New to “Benchmarking”

Computers are much faster eight years later so my benchmark sample results are much faster. I’m regenerating those results with v5.18. I’ve tweaked many of the programs to be a bit more useful; in the previous edition I hardcoded values, such as the number of iterations. Now I can specify those on the command line.

Several of the benchmarks dealt with listing files with glob. In the first edition, I used a couple of existing directories. This time around, I spent too much time looking for suitable directories with the right numbers of files. After awhile, I gave up on that and had the programs create temporary directories with the number of files I specify:

use File::Temp qw(tempdir);
my $dir = tempdir( CLEANUP => 1 );

chdir( $dir ) or die "Could not change to $dir: $!";
foreach ( 1 .. $files ) {
    open my($fh), '>', "$0.$_.tmp" or die "Could not create a file: $!";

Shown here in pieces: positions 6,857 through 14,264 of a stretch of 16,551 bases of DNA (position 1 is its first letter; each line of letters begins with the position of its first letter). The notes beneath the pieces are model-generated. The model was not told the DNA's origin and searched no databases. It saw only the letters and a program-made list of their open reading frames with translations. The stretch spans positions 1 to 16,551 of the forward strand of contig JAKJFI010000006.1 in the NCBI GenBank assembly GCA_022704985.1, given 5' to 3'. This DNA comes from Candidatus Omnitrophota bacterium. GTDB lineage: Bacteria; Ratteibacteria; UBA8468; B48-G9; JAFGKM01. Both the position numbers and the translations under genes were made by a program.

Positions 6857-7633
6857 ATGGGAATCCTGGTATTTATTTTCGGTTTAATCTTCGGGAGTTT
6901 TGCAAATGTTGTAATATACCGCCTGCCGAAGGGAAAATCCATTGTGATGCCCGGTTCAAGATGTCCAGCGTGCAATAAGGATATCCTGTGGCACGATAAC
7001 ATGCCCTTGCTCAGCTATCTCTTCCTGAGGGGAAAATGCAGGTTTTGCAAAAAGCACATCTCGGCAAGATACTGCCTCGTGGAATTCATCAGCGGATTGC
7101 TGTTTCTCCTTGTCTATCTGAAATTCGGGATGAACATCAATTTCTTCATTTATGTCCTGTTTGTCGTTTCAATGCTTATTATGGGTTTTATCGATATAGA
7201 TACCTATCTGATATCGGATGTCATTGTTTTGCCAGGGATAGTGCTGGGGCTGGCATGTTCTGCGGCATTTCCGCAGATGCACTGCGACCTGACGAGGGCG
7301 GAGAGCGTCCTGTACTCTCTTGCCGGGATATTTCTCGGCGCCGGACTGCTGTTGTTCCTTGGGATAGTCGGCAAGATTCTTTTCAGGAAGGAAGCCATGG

print { $fh } time();

After I covered Benchmark, I also mentioned Steffen Müller’s Dumbbench (see my earlier post, Playing with Dumbbench).

I updated the section on perlbench, Gisle Aas’s tool to compare benchmarks across different interpreters. Since he hasn’t updated that since I wrote the first edition, I took all of the previous releases and imported them into git so I could fix RT 73642, which recognizes the new way that perl reports its version. That’s now in my perlbench GitHub project.

Most of the other stuff is the same, with minor updates.

Check out this chapter in O’Reilly Atlas.